Leonard Cohen wrote the beautiful song “Hallelujah” that begins simply, “Now I heard there was a secret chord/That David played and it pleased the Lord.”
It’s a powerful, sad, song. It’s filled with imagery of hurt, of pain, of suffering. Sometimes Christians and others try to co-opt this song by making it happier. But it’s not. Some want a moratorium placed on this song so it won’t be sung for some time because it’s over done. But I don’t think so. Why? It’s a broken, sad hallelujah.
In fact, in the song we hear, “Baby I’ve been here before/I know this room, I’ve walked this floor/I used to live alone before I knew you/I’ve seen your flag on the marble arch/Love is not a victory march/It’s cold and a broken hallelujah.”
Hallelujah is from the Hebrew which literally means “Praise the LORD.” And not just Lord but the LORD. In the NIV and other translations, when you see LORD written like this, it means that God’s name is actually written in the Hebrew (YHWH), Yahweh). And God, the LORD is called upon in time of praise but also in times of lament. A lament is a crying out, a plea, a song of sadness to God.
The Psalms in the Bible are filled with laments to God.
“How long, LORD? Will you forget me forever? how long will you hide your face from me?” Psalm 13:1
“Lord, you are the God who saves me; day and night I cry out to you. May my prayer come before you; turn your ear to my cry.” Psalm 88:1-2
“Hear my cry, O God; listen to my prayer. From the ends of the earth I call to you, I call as my heart grows faint” Psalm 61:1-2
These are songs, these are prayers, these are broken hallelujahs to God.
On the cross as he was in pain and agony, Jesus cried out broken hallelujahs. He cries out in a loud voice:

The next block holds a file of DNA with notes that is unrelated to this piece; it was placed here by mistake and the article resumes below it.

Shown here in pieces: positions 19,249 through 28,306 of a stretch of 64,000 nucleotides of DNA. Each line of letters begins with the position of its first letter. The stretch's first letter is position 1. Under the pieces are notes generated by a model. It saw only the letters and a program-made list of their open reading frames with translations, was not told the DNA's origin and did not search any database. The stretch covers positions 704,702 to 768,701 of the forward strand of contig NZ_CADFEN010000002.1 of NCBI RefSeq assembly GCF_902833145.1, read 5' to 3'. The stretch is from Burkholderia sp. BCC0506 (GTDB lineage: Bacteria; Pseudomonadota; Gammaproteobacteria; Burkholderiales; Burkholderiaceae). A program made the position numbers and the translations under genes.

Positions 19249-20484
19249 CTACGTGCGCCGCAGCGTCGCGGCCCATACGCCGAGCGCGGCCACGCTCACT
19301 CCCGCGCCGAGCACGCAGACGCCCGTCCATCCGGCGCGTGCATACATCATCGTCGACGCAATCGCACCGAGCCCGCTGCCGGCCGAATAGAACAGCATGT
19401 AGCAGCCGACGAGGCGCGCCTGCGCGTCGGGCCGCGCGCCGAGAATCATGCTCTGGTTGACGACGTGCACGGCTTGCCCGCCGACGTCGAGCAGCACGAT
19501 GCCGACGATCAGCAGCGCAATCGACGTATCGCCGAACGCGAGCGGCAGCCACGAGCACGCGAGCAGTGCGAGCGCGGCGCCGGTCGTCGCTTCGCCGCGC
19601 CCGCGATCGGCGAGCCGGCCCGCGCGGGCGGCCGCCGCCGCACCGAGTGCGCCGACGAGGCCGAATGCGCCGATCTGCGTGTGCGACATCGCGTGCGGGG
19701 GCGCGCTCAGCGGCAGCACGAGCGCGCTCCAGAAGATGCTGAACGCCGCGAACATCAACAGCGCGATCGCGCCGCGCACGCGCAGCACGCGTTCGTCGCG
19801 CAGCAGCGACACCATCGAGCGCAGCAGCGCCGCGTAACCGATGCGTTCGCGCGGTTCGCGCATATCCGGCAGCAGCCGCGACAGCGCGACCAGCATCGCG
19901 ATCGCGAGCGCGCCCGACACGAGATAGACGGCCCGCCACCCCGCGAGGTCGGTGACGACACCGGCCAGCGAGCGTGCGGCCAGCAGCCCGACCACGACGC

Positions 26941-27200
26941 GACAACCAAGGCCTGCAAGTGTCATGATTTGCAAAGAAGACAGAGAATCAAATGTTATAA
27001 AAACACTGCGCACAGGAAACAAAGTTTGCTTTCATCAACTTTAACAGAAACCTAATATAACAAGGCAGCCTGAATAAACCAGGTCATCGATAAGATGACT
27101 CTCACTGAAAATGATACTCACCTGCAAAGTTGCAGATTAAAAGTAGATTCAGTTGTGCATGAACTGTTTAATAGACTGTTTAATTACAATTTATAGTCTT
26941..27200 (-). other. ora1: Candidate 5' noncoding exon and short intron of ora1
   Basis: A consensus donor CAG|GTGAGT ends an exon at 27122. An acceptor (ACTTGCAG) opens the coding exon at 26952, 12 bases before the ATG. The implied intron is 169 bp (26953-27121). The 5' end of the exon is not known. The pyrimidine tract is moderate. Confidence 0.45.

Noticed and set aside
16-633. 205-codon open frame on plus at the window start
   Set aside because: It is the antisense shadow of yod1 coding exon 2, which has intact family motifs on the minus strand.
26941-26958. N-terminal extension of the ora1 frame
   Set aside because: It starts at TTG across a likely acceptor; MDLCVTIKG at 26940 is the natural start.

“My God, my God, why have you forsaken me?” Matthew 27:46
This is a direct quote from Psalm 22, another lament, another broken hallelujah
“My God, my God, why have you forsaken me? Why are you far from saving me, so far from my cries of anguish? My God, I cry out by day, but you do not answer, by night, but I find no rest.” Psalm 22:1-2
These are broken hallelujahs.
Too many times people think that Christianity is all happy-clappy being blessed (especially by other Christians). But that is far from the truth. Yes, there are mountain top experiences. Yes, there are times where followers of Jesus feel especially close to God, to Jesus, by the power of the Holy Spirit. But those are actually few and far between. In the middle of the mountains you have the mundanity of life. And other times you have the valleys of faith.This is when singing broken hallelujahs comes in.
When the valleys hit, when God feels distant, when things aren’t going the way they seem, when love feels cold, we sing broken hallelujahs. We sing them with tears in our eyes. We sing them with quivering lips and pounding hearts and broken souls. We sing these broken hallelujahs.
In the lament of Psalm 22 we read this:
“But you, LORD, do not be far from me. You are my strength; come quickly to help me.” Psalm 22:19
In the lament of Psalm 13, it ends with this:
“But I trust in your unfailing love; my heart rejoices in your salvation. I will sing the LORD’s praise for he has been good to me.” Psalm 13: 5-6
It only takes the faith the size of a mustard seed to say that. But it’s still hard to say it when you’re in the middle of singing broken hallelujahs.
When you’re in the middle of singing broken hallelujahs, it’s okay to sing them. God has given us words to use even in these broken hallelujahs as found in the Psalms of lament. Be willing to sing broken hallelujahs. Be willing to sing them boldly, crying out to God, seeking the LORD’s face in your tears and pain and quivering lips. Sing your broken hallelujahs.